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So Good They Can't Ignore You: Why Skills Trump Passion in the Quest for Work You Love Hardcover – September 18, 2012
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--Seth Godin, author, Linchpin
"Entrepreneurial professionals must develop a competitive advantage by building valuable skills. This book offers advice based on research and reality--not meaningless platitudes-- on how to invest in yourself in order to stand out from the crowd. An important guide to starting up a remarkable career."
--Reid Hoffman, co-founder & chairman of LinkedIn and co-author of the bestselling The Start-Up of You: Adapt to the Future, Invest in Yourself, and Transform Your Career
"Do what you love and the money will follow' sounds like great advice -- until it's time to get a job and disillusionment quickly sets in. Cal Newport ably demonstrates how the quest for 'passion' can corrode job satisfaction. If all he accomplished with this book was to turn conventional wisdom on its head, that would be interesting enough. But he goes further -- offering advice and examples that will help you bypass the disillusionment and get right to work building skills that matter."
--Daniel H. Pink, bestselling author of Drive and A Whole New Mind
"This book changed my mind. It has moved me from 'find your passion, so that you can be useful' to 'be useful so that you can find your passion.' That is a big flip, but it's more honest, and that is why I am giving each of my three young adult children a copy of this unorthodox guide."
--Kevin Kelly, Senior Maverick, WIRED magazine
"First book in years I read twice, to make sure I got it. Brilliant counter-intuitive career insights. Powerful new ideas that have already changed the way I think of my own career, and the advice I give others."
--Derek Sivers, founder, CD Baby
"Written in an optimistic and accessible tone, with clear logic and no-nonsense advice, this work is useful reading for anyone new to the job market and striving to find a path or for those who have been struggling to find meaning in their current careers."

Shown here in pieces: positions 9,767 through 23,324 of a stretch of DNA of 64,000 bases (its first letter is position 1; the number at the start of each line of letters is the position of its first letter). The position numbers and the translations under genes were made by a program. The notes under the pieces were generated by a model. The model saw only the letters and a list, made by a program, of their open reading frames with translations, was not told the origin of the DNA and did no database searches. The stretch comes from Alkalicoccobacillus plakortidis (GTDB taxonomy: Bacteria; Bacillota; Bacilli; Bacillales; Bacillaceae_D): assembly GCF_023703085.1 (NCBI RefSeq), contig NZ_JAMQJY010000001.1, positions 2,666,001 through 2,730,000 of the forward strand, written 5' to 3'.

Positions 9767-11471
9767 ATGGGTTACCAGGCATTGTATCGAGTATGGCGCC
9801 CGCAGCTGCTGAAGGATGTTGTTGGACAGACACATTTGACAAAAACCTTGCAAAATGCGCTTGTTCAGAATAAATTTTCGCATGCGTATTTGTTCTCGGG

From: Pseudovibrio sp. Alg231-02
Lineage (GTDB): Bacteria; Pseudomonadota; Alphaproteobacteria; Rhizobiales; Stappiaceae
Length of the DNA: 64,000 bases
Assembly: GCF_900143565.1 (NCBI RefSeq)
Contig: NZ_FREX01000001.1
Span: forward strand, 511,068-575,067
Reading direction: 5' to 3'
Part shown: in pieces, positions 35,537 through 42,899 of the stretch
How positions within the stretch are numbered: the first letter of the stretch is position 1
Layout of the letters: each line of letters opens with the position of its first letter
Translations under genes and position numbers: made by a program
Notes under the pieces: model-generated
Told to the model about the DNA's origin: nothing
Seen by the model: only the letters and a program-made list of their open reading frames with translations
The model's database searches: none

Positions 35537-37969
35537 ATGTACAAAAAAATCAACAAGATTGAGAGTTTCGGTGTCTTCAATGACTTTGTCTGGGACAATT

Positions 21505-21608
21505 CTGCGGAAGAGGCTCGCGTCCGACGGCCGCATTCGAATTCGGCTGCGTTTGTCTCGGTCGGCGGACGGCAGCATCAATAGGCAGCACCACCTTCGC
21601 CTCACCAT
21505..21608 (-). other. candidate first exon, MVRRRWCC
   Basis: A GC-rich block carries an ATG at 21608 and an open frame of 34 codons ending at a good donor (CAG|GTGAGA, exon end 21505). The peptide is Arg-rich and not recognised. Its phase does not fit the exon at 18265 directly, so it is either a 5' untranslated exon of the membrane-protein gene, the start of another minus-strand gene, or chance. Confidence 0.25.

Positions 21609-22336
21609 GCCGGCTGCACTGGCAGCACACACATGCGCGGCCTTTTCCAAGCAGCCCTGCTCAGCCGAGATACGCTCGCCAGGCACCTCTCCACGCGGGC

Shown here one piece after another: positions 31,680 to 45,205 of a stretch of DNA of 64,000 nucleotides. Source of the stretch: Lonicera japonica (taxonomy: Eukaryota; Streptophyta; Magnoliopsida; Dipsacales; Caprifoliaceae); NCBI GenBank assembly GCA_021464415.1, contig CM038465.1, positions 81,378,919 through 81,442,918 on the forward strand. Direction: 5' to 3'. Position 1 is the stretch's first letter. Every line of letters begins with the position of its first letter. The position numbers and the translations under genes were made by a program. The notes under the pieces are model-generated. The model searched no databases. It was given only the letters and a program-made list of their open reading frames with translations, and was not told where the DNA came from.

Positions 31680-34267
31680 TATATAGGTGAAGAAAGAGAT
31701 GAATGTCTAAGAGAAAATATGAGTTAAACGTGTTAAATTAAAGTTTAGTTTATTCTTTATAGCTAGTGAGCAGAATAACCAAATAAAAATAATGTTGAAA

About the Author
Top Customer Reviews
The central premise that sets this book apart from so much life advice that is out on the market is that following your passion is terrible advice. There are two main reasons for this: first, very few people at a young age know enough about life to choose something to be really passionate about, and even if they do, they are bound to be wrong. If Steve Jobs had followed his early passion, maybe he would have made a dent in the universe as a Buddhist monk.
Second, while most people would love to have a job that allows them to be creative, make an impact on the world, and have control over how they choose to spend their time, jobs like that are rare and valuable, and the only way to get something valuable is to offer something in return. And the only way to be in a position to do that is to master a difficult skill. Passion doesn't waive the laws of economics, and if it's not difficult it won't be rare. The book cites the example of Julia, who quit a secure job in advertising to pursue her passion of teaching yoga. Armed with a 4-week course, she quit her job, began teaching, and one year later was on food stamps. Here's a hint: if a four-week course is enough to allow you to set up shop, do you think you might have a little competition?Read more ›